They’ve lived inside barbed wire. They’ve fled genocide or other violence.
One student from the Middle East had lived through a kidnapping, while another experience the kidnapping and murder of a sibling. The child was killed while the family listened on the phone.
“School doesn’t matter after that,” said a teacher in the newly released Nebraska Loves Public Schools film “Seeds of Hope.” The film was screened at Chadron State College last week at the launch of Chadron High School’s strategic planning outreach.
It’s difficult to get a student to focus on math when they are still dealing with those types of trauma, another teacher pointed out in the film.
“Seeds of Hope” put a human face on the English-language learners (ELL) programs in Chadron, Omaha and Schuyler. The state has experienced a 113 percent increase in ELL since 2000, and the goal of such programs is to teach them English as fast as possible so they can be successful.
Not all ELL students are fleeing violence. Chadron’s population of about 40 Marshallese students aren’t recovering from that kind of trauma, but still face challenges.
“It’s an overwhelming feeling being in a brand new culture. It’s the hope for their children’s future that keeps the parents going,” said Cheryl Welch, the ELL teacher at Chadron Public Schools.
“My job is really multi-faceted and quite exciting,” she continued. She has to help them navigate both the culture and the language so they can survive in the classroom, working with them on speaking, writing, reading and listening skills.
“Learning another language is very difficult,” Welch said. While students may be able to carry on an informal conversation (how are you, what did you do this weekend), it takes 7-10 years to master the academic terms crucial for classroom success.
“We were not prepared for an ELL population coming in 15 years ago,” said Chadron High Principal Jerry Mack.
Some of the district’s Marshallese students are in America with relatives and haven’t seen their parents in years, he said; that’s just one challenge they face.
“We’re trying to find ways to help these kids,” Mack said. “They give us a lot of effort. They’re just a great group of students and worth all of the effort we give them.”
That effort often extends beyond the student at any school that has ELL kids. The movie made it clear that the programs must focus on the entire family, and a panel of Panhandle educators from Chadron High, Chadron Head Start, the Pine Ridge Job Corps and ESU 13 reinforced that afterwards.
“It’s about the family as a whole and teaching them how to live in America,” said Chadron High’s social worker Heather Berry.
They may not know what a rental agreement is or how to set up a bank account. If they’ve lived in poverty or been in refugee camps for years, they have no understanding of how to use a refrigerator, stove or microwave. Many of them are coming from warmer climates and have no concept of the necessary clothing required to survive a Nebraska winter.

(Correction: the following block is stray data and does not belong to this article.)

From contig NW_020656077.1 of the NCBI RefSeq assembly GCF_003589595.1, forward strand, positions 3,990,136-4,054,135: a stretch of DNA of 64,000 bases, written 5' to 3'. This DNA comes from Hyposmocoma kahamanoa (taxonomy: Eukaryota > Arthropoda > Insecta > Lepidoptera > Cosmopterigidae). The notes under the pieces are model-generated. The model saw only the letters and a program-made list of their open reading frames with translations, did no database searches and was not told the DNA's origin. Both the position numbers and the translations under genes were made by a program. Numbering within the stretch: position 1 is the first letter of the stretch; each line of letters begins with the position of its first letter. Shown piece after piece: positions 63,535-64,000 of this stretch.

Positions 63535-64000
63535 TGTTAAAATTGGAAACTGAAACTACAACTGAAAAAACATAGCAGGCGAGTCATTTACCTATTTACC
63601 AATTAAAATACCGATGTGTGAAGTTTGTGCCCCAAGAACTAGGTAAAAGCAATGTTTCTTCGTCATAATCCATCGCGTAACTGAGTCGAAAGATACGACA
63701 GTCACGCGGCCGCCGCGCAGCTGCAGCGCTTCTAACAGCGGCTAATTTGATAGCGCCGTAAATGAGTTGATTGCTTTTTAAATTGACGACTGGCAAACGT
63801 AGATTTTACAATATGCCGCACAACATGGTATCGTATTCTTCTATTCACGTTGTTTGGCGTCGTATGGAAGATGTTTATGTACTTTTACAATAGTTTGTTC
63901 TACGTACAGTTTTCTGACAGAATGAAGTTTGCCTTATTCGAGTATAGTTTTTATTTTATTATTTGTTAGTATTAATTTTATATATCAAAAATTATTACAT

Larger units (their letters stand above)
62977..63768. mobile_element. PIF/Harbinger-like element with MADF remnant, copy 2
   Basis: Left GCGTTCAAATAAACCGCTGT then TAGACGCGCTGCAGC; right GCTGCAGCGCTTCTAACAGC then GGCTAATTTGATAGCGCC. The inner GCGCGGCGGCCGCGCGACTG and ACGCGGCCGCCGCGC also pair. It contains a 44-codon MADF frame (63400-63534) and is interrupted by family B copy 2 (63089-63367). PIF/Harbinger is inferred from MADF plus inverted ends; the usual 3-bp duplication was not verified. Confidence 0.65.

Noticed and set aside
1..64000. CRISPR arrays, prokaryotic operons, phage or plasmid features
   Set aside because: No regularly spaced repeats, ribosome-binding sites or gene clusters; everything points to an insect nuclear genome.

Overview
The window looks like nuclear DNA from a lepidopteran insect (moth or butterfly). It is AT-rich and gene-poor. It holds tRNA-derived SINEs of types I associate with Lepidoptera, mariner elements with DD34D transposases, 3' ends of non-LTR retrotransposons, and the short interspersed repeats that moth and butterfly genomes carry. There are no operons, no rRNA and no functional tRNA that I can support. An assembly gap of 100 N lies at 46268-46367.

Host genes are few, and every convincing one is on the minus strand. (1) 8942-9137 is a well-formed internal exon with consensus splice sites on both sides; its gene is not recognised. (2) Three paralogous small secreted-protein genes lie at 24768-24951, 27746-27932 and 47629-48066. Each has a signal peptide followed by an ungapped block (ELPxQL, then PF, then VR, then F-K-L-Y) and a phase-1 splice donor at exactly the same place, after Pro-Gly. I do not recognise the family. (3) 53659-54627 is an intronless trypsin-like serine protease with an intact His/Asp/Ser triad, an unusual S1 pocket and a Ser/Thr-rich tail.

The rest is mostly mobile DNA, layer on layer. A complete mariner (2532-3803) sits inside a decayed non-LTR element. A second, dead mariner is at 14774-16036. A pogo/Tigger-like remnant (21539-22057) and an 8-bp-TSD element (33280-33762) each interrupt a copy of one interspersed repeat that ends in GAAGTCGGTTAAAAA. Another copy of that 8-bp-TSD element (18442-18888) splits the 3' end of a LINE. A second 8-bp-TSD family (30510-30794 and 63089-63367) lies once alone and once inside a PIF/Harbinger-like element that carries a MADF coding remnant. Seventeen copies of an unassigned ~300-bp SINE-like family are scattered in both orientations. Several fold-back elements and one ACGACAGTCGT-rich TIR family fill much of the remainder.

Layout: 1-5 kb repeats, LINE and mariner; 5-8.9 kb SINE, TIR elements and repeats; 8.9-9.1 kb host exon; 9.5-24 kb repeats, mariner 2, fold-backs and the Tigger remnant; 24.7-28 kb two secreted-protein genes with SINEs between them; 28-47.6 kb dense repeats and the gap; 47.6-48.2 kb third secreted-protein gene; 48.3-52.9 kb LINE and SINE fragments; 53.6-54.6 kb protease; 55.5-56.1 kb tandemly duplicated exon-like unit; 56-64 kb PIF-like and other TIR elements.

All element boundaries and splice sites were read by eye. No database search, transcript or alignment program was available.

Those types of obstacles can have an impact on the student’s learning, but the panel was unanimous that it can be overcome with one simple action by the schools and the community at large: reaching out.
Nancy Swiftbird, an instructor at Pine Ridge Job Corps, said her students have said they learned more English in one week after making an American friend than they did in the six months before that event.
“Everybody can be a teacher and reach out,” she said. It can be as simple as teaching them to use the stove.
Opportunities abound to sit down and visit with the families, Welch said, while Julie Downing from ESU 13 noted that food and music are universal and great ways to connect. But it shouldn’t be a one-way street. DeeAnn Koerber of Head Start and Berry said some of the best memories they have come from learning something about the Marshallese culture.
“The immigrant and refugee population brings so many good things,” Swiftbird agreed. “I’ve learned just as much from them as they have from me. They’re my heroes. Different is different. It’s not right. It’s not wrong.”
“Realize the incredible potential. The very resilience and grit that got these people here is what makes them incredible assets,” added Kiowa Rogers from ESU 13.
The screening and panel served as the kickoff for Chadron Public Schools’ two to five year strategic planning outreach initiative. The film is a good example of just how far reaching public education is.
“It’s more than you can see from the street,” said Superintendent Dr. Caroline Winchester.
As part of the outreach, Winchester is asking that local organizations or groups contact her about speaking during their regular meetings to learn about what’s going on in the schools. The district is also seeking answers to the following questions:
*What is particularly satisfying to you about Chadron Public Schools. What is particularly concerning?
*What value does CPS bring to the community?
*How might CPS increase their collaboration in the community?
*Given the declining approval of schools, what’s your hunch about what is producing that?
The public at large is invited to answer those questions as well. Simply drop the information off or mail it to the school. The district also welcomes suggestions on what the public would like to see for programming.
“We may not be able to accomplish them right away, but sow those seeds for us,” Dr. Winchester said.